In a recent High Court decision two minority shareholders were successful in pursuing an unfair prejudice petition. The judgment provides guidance on how the inclusion of a good faith provision in a shareholders agreement can impact on the majority’s right to remove a director under section 168 of the Companies Act 2006.
In Re Compound Photonics Group Ltd  EWHC 787 (Ch), two individual minority shareholders (the Petitioners) brought an unfair prejudice petition under section 994 of the Companies Act 2006.
Compound Photonics Group Limited (CPGL) was formed by one of the Petitioners in 2004, using his academic research to develop a business vision aimed at revolutionising the projector market. The Petitioners argued that they had been unfairly prejudiced because it had been agreed with the majority shareholders (the Investors) that the Petitioners would remain involved in the management of CPGL, but both had been removed as directors of the company in 2016. They maintained that the Investors had ignored the constitution of CPGL, as set out in its articles and shareholders agreement.
The Investors denied these allegations. They claimed that at all times they and their nominee directors had acted in good faith, and so were not in breach of any provisions of the relevant shareholders agreement or, in the case of the directors, of the articles or any Companies Act duties. They maintained that:
- in respect of one Petitioner, they had invested significant sums in the business over many years, but after long delays and a series of failures, they had lost faith in the Petitioner and entirely reasonably asked him to resign, which he had agreed to do; and
- they had removed the other Petitioner from the business by exercising a majority vote after it became clear that his role as director and Chairman of CPGL was redundant and he had begun to behave in an erratic and unpredictable manner which was damaging to CPGL.
Mr Justice Adam Johnson held that the Investors had ignored CPGL’s constitution, which he interpreted as (i) providing that the Petitioners would remain central figures in the management of the business and (ii) having protections in place to ensure that they could not be removed as directors. He further held that this was unfair in the sense that, in breach of the obligation of good faith, the Investors had exerted their power to exclude the Petitioners in a manner expressly designed to override the carefully constructed constitutional balance. It was therefore prejudicial because the effect was to deprive the Petitioners not only of the benefit of their technical expertise, but also of the protections which their presence on the CPGL board was designed to achieve.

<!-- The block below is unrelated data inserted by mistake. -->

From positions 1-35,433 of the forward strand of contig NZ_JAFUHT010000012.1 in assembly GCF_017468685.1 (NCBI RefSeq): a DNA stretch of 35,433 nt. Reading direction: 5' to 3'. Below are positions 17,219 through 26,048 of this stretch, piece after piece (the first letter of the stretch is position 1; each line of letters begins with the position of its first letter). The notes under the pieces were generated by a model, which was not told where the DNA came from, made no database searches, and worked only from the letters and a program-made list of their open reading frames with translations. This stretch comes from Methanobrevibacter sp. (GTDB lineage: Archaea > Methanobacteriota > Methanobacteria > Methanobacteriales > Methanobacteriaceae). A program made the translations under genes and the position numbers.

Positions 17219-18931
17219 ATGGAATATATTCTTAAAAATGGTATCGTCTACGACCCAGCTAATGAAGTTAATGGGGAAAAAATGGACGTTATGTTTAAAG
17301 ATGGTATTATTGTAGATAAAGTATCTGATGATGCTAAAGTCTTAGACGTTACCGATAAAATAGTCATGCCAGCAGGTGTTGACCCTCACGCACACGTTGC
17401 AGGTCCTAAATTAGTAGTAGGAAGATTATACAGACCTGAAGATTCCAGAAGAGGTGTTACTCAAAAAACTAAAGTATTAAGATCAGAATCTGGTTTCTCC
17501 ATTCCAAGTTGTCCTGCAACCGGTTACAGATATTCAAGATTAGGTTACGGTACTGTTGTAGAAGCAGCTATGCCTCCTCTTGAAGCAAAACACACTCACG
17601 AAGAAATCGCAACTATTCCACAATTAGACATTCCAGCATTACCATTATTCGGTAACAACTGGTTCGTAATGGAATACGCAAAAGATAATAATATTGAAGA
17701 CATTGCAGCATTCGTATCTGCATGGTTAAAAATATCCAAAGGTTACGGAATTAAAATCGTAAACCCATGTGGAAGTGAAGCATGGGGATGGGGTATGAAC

Mr Justice Johnson found that it was intended that the good faith obligation would impose a contractual restriction on the rights of the Investors to exercise their majority power under 168(1) of the Companies Act 2006 as they saw fit. They were bound to act with fidelity to the bargain, and that meant respecting the balance of power achieved by the overall constitutional structure. Critical parts of that were the special positions occupied by the Petitioners, and these could not be swept away at will. It was held that while the Investors could still effectively exercise their majority power to remove the Petitioners, this would simultaneously constitute a breach of contract as between the shareholders, entitling the disadvantaged shareholders to claim a remedy – as they had done in this case.
- Where a company’s constitution has been constructed around the sustained involvement of key figures, a good faith provision in a shareholders agreement may serve to restrict the majority’s right to remove directors under the Companies Act by creating a simultaneous breach of that constitution.
- When contemplating removing a figure who is deemed central to the operation of the company, careful consideration will be needed of the impact of such a loss on the business.
The author would like to thank Isobel Whitby for her assistance in preparing this post.